As summer is descending upon us, the annual question arises of whether to wear sunscreen, and which sunscreen to wear when you’re out and about or on vacation at the pool or beach.
Experts differ a little on sunscreen usage. On one hand, vitamin D deficiency is at an all time high and most people never get enough of it, which causes many other chronic health issues. On the other hand, melanoma (skin cancer) is on the rise as well and we need to protect ourselves against it.
The best way to think about it is, get your daily sunlight on your skin. However, don’t allow your skin to turn pink, red, or burn. As long as you avoid getting overexposure, you are not in danger of getting skin cancer. How much sun you need or can handle will depend from person to person, as different skin colors and ethnicities will have influence on this.
So it seems that some sunscreen use may be useful and beneficial for most of us. But there is such a dazzling array on the market, from conventional types to “health” store types, all with various different active ingredients. How do we know which one to pick?
All sunscreens have an “SPF” number. This simply means a level of protection of how many minutes a particular sunscreen will allow someone to stay in the sun without getting burned compared to have no protection.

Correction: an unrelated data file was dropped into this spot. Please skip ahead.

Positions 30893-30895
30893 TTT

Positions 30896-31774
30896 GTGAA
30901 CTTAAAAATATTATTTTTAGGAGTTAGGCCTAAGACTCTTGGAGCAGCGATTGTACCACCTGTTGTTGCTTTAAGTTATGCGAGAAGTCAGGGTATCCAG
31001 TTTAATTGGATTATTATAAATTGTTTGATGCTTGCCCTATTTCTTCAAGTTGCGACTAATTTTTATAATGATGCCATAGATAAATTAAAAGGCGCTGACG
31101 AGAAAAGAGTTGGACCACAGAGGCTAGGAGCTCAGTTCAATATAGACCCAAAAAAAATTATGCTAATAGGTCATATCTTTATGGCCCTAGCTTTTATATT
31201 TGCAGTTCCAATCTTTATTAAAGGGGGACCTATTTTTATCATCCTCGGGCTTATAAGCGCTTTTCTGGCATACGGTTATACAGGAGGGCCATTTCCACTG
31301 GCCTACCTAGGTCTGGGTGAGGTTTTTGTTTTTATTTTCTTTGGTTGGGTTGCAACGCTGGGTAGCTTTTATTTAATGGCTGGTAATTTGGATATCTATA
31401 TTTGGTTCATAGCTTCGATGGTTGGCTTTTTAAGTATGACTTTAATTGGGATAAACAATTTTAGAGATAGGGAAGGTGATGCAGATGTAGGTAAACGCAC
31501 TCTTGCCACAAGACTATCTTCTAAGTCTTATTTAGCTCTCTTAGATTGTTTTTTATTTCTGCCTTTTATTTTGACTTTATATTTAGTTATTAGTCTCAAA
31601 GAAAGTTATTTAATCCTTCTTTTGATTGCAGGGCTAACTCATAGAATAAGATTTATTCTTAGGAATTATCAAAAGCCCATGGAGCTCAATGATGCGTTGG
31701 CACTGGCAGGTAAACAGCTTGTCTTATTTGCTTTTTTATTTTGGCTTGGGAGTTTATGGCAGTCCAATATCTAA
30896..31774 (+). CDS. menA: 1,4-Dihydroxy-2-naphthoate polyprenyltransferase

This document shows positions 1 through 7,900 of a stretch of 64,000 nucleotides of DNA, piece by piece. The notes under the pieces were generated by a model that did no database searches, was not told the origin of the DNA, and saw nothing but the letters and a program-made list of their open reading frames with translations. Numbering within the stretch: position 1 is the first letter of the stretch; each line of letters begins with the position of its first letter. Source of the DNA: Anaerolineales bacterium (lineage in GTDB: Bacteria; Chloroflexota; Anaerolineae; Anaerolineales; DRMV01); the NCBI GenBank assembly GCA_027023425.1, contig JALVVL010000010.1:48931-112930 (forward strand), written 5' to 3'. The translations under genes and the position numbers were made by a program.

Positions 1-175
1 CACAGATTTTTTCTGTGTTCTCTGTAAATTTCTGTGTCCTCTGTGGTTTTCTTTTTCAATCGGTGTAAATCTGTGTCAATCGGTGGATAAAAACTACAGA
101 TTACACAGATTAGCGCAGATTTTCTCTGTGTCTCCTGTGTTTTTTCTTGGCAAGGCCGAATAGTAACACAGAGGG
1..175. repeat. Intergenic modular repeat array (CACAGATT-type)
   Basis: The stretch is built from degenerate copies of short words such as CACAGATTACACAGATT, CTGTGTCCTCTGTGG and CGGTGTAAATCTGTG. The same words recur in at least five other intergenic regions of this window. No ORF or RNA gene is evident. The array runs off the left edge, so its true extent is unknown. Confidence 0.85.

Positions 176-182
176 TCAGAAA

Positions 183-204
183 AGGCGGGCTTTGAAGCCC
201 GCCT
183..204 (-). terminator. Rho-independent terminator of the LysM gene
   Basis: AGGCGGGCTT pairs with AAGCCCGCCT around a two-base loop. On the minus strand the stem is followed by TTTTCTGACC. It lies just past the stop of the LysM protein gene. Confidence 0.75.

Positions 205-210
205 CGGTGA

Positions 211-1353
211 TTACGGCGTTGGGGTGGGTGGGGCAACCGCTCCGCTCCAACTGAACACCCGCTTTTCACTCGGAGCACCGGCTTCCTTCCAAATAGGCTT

Most sunscreens out there will offer broad spectrum protection from both UVA and UVB rays. However, the SPF values can be vastly different in each – anywhere from 2 to 100.
The thing you should realize about SPF numbers is that in the end, it is highly individualized and can be different for each person with a different skin type. For example, a lighter skinned person would get a shorter amount of protection from something labelled SPF 30 than a darker skinned person.
As a general rule, SPF 30 should be your minimum number if you are going to bother with a sunscreen at all. However, there is an upper limit where the benefits start to fade. SPF 55 and higher is probably not worth your money. In reality, all sunscreens need to be re-applied every 2 hours anyway. So it would probably be better to pay for a lower SPF formula and just apply it correctly.
If you’re using a sprayed-on product, be sure to apply it in an area that is not windy, otherwise you’re just throwing your money away and not getting any benefits on your skin.
Because most sunscreens do contain dangerous chemicals, it might be wise to consider clothing that has UV protection instead of using a chemical sunscreen. Regular clothes can protect you to a certain degree (for example, a t-shirt has an SPF 3) but specialty UV clothing usually has an SPF of between 30 and 50, and most of them are made of special fabric so you can wear it in or out of the water. The best thing about it is, you do not need to reapply – your SPF benefits will stay as long as you keep the clothing on.
In the end, the best sunblock for you is the one that you’re most comfortable with, so experiment and see which ones work best for your lifestyle and your skin.